Taiwan lobbies for U.N. inclusion ahead of general assembly
Taipei, Aug. 29 (CNA) Taiwan's government reiterated its pitch to be included in the United Nations ahead of the General Assembly kicking off next week and after facing more than fifty years of exclusion, the Ministry of Foreign Affairs (MOFA) said Tuesday.
Deputy Minister Tien Chung-kwang (田中光) said the ministry had continued to ask its diplomatic allies to speak up during the upcoming 78th General Assembly and/or to send a letter to Secretary-General António Guterres.
Tien made the comment when announcing MOFA's campaign for U.N. participation this year in the run up to the annual event, which will kick off on Sept. 5. at the U.N. headquarters in New York. The General Debate, meanwhile, will be held between Sept. 19-26.
According to Tien, the theme for the 78th session will be "Rebuilding trust and reigniting global solidarity: Accelerating action on the 2030 Agenda and its Sustainable Development Goals towards peace, prosperity, progress and sustainability for all."
Tien said the Taiwan government's main pitch to the world was that the PRC had been deliberately misinterpreting the U.N. Resolution 2758 as evidence of its claim over the island nation.
U.N. Resolution 2758 was adopted by the 26th General Assembly in 1971 to solve the issue of China's representation in the U.N. system.
It recognizes the PRC as the "only lawful representative of China". It does not mention Taiwan and does not state that "Taiwan is part of the PRC," according to Tien, who added that the resolution does not authorize Beijing to represent Taiwan in the U.N. system and does not say that Taiwan is a part of the PRC.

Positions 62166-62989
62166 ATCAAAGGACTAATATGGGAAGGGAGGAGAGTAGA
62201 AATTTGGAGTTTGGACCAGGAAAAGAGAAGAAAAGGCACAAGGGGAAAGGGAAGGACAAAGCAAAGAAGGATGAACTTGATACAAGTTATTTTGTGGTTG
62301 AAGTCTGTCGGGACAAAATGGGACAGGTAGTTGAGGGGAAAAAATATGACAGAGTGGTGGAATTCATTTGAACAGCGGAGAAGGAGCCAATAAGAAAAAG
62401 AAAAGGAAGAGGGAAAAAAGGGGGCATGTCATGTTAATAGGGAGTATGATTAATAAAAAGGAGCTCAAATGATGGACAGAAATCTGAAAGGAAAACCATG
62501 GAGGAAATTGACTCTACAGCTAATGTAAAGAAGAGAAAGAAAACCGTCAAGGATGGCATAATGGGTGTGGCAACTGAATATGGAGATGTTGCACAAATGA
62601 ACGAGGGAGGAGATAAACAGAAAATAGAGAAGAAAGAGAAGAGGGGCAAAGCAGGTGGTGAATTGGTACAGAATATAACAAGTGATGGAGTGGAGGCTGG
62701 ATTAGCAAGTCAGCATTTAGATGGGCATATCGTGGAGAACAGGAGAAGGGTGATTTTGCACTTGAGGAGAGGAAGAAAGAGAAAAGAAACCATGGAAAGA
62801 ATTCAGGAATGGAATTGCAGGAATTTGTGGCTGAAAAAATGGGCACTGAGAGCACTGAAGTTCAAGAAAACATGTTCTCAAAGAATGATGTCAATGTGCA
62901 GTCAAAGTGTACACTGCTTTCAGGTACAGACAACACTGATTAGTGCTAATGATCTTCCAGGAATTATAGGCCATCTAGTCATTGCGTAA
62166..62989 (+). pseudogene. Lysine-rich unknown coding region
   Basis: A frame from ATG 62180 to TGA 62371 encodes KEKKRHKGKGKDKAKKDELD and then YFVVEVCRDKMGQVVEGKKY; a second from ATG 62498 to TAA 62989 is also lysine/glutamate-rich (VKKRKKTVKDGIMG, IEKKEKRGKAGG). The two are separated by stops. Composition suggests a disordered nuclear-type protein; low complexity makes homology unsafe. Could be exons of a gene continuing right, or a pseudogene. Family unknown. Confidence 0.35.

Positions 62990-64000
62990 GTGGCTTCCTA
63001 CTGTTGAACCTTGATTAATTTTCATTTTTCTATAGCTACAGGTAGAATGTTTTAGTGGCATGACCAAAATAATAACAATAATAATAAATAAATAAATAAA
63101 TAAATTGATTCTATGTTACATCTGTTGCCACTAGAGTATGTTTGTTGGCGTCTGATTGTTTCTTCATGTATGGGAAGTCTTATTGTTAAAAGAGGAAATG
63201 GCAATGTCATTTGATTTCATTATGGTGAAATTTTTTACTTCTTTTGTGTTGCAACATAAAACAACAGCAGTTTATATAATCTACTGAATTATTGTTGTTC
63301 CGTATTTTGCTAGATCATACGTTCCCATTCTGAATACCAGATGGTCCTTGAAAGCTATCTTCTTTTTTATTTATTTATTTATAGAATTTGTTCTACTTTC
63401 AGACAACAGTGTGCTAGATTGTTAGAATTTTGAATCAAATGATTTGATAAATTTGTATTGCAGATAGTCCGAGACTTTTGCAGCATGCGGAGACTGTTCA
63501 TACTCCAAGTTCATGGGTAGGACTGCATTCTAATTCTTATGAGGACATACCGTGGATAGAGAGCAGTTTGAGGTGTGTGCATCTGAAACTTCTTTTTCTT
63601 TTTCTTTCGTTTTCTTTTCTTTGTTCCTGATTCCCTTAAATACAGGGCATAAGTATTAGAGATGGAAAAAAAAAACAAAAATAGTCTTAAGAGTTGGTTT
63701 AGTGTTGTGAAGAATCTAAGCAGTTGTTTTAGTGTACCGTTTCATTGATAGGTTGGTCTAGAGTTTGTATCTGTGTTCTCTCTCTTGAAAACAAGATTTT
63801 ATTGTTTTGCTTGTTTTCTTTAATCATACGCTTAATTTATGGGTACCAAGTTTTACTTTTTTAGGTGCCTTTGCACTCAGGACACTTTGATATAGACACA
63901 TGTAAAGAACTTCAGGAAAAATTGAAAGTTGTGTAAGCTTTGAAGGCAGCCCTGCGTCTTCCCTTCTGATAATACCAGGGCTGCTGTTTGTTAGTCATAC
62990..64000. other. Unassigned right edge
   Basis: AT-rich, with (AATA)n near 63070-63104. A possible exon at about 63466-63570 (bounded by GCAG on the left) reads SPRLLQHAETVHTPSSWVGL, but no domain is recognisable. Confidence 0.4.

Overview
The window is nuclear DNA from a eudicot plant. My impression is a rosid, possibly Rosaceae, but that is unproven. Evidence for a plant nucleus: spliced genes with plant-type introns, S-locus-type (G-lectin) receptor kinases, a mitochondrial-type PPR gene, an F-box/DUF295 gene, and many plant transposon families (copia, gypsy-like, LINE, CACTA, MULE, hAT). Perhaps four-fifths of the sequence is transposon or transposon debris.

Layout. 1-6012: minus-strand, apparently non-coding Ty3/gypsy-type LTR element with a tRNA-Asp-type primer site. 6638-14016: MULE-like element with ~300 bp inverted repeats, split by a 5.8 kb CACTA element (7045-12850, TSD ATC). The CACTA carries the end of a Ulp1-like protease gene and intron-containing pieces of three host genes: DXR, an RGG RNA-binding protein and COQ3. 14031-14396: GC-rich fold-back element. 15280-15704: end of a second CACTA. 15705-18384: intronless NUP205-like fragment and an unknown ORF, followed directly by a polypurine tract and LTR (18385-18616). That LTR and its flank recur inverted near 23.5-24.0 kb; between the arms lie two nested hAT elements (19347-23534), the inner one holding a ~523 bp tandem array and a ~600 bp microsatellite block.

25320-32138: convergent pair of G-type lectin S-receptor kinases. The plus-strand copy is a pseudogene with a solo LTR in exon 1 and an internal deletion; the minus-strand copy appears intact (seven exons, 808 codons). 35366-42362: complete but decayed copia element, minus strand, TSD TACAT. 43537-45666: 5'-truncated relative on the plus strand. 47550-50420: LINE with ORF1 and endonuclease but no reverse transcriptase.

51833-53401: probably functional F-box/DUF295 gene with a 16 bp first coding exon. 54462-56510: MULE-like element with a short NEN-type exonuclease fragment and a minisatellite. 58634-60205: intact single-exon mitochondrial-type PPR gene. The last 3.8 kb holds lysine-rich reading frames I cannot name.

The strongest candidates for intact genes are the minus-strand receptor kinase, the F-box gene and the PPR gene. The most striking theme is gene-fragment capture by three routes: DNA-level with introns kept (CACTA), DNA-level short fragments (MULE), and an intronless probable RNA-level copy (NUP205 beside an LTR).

According to Tien, Taipei has asked the international organization to resolve the exclusion of Taiwan's 23 million people from the U.N. system so that "no one will be left behind" and to allow Taiwan to jointly work with countries around the world in taking on global challenges.
As part of the campaign to promote Taiwan's appeal to the international community, Foreign Minister Joseph Wu (吳釗燮) published an op-ed in international media, Tien said.
MOFA also released a promotional video outlining Taiwan's contributions to solving global issues and its implementation of the U.N.'s Sustainable Development Goals as part of the nation's efforts to join the global body.
The video, titled "To Equality," tells five stories that echo the UN goals and the theme of the upcoming session, according to MOFA.
Mandarin and English versions of the video appear on its YouTube channel "Trending Taiwan" with subtitles available in Arabic, French, German, Indonesian, Japanese, Portuguese, Spanish, Thai, Ukrainian and Vietnamese.
A number of side events launched by Taiwan's representative office in New York, where the U.N. headquarters is based, have been or will be held during the assembly to promote Taiwan's inclusion in the U.N. system, he added.
A delegation of Taiwanese lawmakers will also visit New York and advocate for Taiwan's U.N. inclusion, he added.
Taiwan, officially called the Republic of China, left the U.N. in 1971 when the People's Republic of China (PRC) took its place, and it has since been excluded from its special agencies.
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